A photo of Amazon's logo.

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Just over a year ago, The New York Times investigated claims of Amazon’s “grueling” work culture. The findings weren’t good. More than 100 current and former employees dished on everything from 80-hour workweeks to being retaliated against for taking personal time off.

In response to these allegations, Amazon founder and CEO Jeff Bezos wrote a letter to shareholders. In his letter, Bezos stated that, “We never claim that our approach is the right one, just that it’s ours. And over the last two decades, we’ve collected a large group of like-minded people—folks who find our approach energizing and meaningful.”

But after promising to look into the claims, the Fortune 500 giant is now testing out a 30-hour workweek. A few, small tech teams will be taking part in the trial.

But the newly developed solution doesn’t come without a cost. While 30-hour a week employees will still retain the same benefits as their 40-hour counterparts, their pay will be reduced by 25%; an affordable solution for some, but not for others.

Due to Seattle’s soaring housing market, reducing pay by 25% is not even an option for lower-wage workers. This follows concerns that the new program would foster class division by separating the haves from the have-nots.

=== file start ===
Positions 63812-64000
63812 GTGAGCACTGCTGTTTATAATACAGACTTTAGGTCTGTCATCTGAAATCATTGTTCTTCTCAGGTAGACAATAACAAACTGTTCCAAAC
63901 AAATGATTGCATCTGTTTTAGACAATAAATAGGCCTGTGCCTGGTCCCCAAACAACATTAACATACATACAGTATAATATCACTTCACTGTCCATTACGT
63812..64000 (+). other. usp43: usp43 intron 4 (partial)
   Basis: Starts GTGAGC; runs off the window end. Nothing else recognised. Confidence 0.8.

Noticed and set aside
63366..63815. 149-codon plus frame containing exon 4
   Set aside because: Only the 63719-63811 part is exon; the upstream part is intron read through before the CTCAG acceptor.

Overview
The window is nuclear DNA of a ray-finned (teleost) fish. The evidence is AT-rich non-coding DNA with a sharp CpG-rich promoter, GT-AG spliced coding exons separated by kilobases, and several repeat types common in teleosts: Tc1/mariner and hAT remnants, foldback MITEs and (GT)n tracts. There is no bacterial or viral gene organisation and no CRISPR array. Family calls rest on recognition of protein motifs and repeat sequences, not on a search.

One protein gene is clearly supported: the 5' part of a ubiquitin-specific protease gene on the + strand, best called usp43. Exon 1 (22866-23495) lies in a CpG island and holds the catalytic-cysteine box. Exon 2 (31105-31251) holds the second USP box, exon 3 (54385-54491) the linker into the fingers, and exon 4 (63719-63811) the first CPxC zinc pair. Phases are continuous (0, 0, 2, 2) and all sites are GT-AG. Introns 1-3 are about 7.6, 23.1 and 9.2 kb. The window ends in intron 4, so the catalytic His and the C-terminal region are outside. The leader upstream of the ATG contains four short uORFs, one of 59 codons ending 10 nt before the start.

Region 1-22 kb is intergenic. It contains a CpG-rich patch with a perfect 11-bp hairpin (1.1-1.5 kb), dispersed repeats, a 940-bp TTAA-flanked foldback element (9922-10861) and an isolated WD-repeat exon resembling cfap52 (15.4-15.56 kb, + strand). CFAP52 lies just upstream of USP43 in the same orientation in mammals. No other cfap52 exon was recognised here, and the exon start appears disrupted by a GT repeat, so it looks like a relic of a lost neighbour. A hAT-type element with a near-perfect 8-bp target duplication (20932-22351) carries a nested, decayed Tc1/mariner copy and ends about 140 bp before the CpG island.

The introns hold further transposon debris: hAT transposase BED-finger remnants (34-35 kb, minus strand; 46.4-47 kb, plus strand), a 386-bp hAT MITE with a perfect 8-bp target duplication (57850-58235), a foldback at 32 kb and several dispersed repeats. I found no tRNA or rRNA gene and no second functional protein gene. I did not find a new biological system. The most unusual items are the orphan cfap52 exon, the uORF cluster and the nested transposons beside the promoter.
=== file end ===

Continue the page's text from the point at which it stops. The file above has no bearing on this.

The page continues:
In a recent posting on Eventbrite.com, Amazon stated, “We want to create a work environment that is tailored to a reduced schedule and still fosters success and career growth. This initiative was created with Amazon’s diverse workforce in mind and the realization that the traditional full-time schedule may not be a ‘one size fits all’ model.”

Amazon, while reportedly tough, has also been lauded for its gender-inclusive workplace policies, which includes 20 weeks of paid parental leave. The online retailer also throws annual parties, with performances from popular bands/singers. Supporters of the 30-hour workweek are hoping that Amazon’s latest experiment will inspire other companies to promote a better work-life balance.